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Old 07-05-2013, 02:42 AM   #1
santosha
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Embedded custom fonts and fallback styling

I'd like to style some headings in a book with a custom font and with small-caps.

My research has led me to understand that pre-KF8 Kindles do not support either of those elements (custom fonts, smallcaps) and my question is if I need to do fallback-styling with media queries--which actually seems pretty straight forward--or if the pre-KF8 devices simply will ignore the embedded font/smallcaps styling and default back to whatever the user chooses/is default?

I'm fine with the font/styling being vanilla on pre-KF8 ereaders, rather than trying to simulate something that may look somewhat similar to smallcaps (as I read you could do with slightly smaller font-size and uppercase, etc., as advised in another thread by JSWofl).

I'd also like to ask the same question in a more general way: is it always better to define fallback-styling (even if the pre-KF8 ereader would ignore KF8 styling and default back to something else) or is it a good practice to just define KF8-only supported elements as long as the pre-KF8 ereader simply ignores that "advanced" element? Does it even know what to revert back to or is that kind of a gamble to be avoided?

I hope I made it at least somewhat clear--thanks in advance!

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Old 08-09-2013, 07:55 PM   #2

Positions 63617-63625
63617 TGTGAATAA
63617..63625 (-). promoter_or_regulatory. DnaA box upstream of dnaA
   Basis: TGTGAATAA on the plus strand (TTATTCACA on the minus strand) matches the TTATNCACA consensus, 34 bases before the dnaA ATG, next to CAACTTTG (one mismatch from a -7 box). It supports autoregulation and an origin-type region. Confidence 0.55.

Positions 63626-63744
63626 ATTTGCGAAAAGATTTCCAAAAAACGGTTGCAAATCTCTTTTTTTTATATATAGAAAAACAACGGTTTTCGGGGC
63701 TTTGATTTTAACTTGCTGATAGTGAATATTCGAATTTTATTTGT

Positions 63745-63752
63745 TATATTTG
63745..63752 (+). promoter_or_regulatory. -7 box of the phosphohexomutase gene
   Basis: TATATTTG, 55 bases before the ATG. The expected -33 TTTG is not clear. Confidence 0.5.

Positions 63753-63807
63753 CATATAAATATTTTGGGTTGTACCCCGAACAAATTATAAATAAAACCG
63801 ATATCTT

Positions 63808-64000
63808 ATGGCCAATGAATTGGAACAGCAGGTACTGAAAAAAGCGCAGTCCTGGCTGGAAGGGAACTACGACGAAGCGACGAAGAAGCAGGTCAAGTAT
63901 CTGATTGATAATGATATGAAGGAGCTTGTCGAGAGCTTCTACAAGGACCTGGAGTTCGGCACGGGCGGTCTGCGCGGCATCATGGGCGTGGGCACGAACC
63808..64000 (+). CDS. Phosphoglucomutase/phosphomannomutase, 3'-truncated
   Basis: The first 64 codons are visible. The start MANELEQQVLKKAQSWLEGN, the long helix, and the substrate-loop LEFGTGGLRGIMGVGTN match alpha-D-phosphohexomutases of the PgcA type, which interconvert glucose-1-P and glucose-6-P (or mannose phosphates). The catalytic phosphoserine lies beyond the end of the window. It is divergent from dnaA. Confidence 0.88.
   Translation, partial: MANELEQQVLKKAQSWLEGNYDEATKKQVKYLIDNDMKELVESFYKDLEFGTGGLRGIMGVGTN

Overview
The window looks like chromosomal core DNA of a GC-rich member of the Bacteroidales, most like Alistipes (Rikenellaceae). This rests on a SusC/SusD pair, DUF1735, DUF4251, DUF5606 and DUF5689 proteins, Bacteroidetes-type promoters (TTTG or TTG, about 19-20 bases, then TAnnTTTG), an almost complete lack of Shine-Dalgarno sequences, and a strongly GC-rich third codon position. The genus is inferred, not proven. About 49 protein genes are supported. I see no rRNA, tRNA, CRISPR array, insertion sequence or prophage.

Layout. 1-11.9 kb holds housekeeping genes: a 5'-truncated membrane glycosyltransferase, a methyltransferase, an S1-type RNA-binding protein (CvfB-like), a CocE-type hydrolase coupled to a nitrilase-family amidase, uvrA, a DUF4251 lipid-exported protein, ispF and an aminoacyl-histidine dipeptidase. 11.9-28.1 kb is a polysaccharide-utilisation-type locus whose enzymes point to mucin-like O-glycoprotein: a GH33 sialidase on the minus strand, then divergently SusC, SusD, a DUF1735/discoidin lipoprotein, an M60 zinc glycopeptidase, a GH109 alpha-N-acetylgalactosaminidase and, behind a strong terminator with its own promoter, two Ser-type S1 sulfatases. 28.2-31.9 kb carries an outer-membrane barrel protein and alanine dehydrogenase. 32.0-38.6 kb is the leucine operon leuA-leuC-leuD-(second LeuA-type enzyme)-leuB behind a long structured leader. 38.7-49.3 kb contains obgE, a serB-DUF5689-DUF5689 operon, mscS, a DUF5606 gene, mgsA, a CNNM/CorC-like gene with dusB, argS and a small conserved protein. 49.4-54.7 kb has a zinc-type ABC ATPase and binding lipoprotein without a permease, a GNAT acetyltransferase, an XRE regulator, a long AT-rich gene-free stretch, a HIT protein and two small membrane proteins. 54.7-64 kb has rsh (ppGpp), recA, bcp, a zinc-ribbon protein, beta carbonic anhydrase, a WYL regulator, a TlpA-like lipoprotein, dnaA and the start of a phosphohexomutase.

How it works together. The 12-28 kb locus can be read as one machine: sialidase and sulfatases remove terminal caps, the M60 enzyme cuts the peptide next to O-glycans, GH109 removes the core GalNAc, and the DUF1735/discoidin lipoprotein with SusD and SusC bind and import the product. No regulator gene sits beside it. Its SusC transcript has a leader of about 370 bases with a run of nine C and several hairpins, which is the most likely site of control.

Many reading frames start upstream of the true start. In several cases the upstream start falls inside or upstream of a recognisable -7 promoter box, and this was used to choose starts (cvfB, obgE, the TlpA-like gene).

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Hello Santosha,

Since no one else has replied and I've been struggling with similar issues, I thought I'd chip in even though I'm a rank beginner.

In short, I think some type of fallback styling is needed, and that an @media query forking between mobi and kf8 may not always be enough. I have a Paperwhite, which speaks kf8, but styling based on embedded fonts is ignored unless ‘Publisher Font’ is selected.

My thoughts are still incomplete, but here’s what I’ve learned so far.

I'm currently formatting a book (my very first) as a favor for an author-friend, and I’m trying to do two simple things:
  • Add a decorative element to section breaks.
  • Add a small image to the title page and to an 'About the Author' page. (It's a glyph taken from an old woodcut, which the author uses like a chop mark).
My workflow is HTML => Sigil => KindleGen. I know HTML and CSS fairly well, and enough RegEx for the simple tasks involved. Both the HTML and CSS passed the W3C validator.

So it should be a piece of cake, right?

The ePub looked great in ADE, and the mobi file looked good on my PW. Then I tried it on Kindle Previewer and found that the images looked horrible if I switched to sepia or night views when emulating one of the Kindle Fires. Searching the MR forums, I learned that Kindle support for transparent backgrounds in image files is broken. (I was using transparent .gifs)